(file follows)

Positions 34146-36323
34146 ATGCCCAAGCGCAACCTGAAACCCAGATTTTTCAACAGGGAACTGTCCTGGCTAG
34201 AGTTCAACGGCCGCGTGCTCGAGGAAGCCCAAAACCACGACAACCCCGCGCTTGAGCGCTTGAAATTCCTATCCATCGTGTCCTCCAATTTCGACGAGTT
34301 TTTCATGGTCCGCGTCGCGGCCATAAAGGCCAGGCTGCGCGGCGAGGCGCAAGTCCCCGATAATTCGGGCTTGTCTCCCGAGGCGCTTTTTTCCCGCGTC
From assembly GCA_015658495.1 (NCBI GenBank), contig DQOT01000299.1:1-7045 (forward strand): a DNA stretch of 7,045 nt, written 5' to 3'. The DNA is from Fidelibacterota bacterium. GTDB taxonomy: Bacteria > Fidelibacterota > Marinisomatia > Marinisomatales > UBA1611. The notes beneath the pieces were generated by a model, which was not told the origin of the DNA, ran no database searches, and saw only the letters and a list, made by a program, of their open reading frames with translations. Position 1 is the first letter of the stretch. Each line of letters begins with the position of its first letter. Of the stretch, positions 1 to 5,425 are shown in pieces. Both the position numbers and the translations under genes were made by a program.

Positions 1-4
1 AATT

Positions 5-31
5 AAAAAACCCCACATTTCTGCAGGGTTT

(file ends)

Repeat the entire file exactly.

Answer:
Positions 34146-36323
34146 ATGCCCAAGCGCAACCTGAAACCCAGATTTTTCAACAGGGAACTGTCCTGGCTAG
34201 AGTTCAACGGCCGCGTGCTCGAGGAAGCCCAAAACCACGACAACCCCGCGCTTGAGCGCTTGAAATTCCTATCCATCGTGTCCTCCAATTTCGACGAGTT
34301 TTTCATGGTCCGCGTCGCGGCCATAAAGGCCAGGCTGCGCGGCGAGGCGCAAGTCCCCGATAATTCGGGCTTGTCTCCCGAGGCGCTTTTTTCCCGCGTC
From assembly GCA_015658495.1 (NCBI GenBank), contig DQOT01000299.1:1-7045 (forward strand): a DNA stretch of 7,045 nt, written 5' to 3'. The DNA is from Fidelibacterota bacterium. GTDB taxonomy: Bacteria > Fidelibacterota > Marinisomatia > Marinisomatales > UBA1611. The notes beneath the pieces were generated by a model, which was not told the origin of the DNA, ran no database searches, and saw only the letters and a list, made by a program, of their open reading frames with translations. Position 1 is the first letter of the stretch. Each line of letters begins with the position of its first letter. Of the stretch, positions 1 to 5,425 are shown in pieces. Both the position numbers and the translations under genes were made by a program.

Positions 1-4
1 AATT

Positions 5-31
5 AAAAAACCCCACATTTCTGCAGGGTTT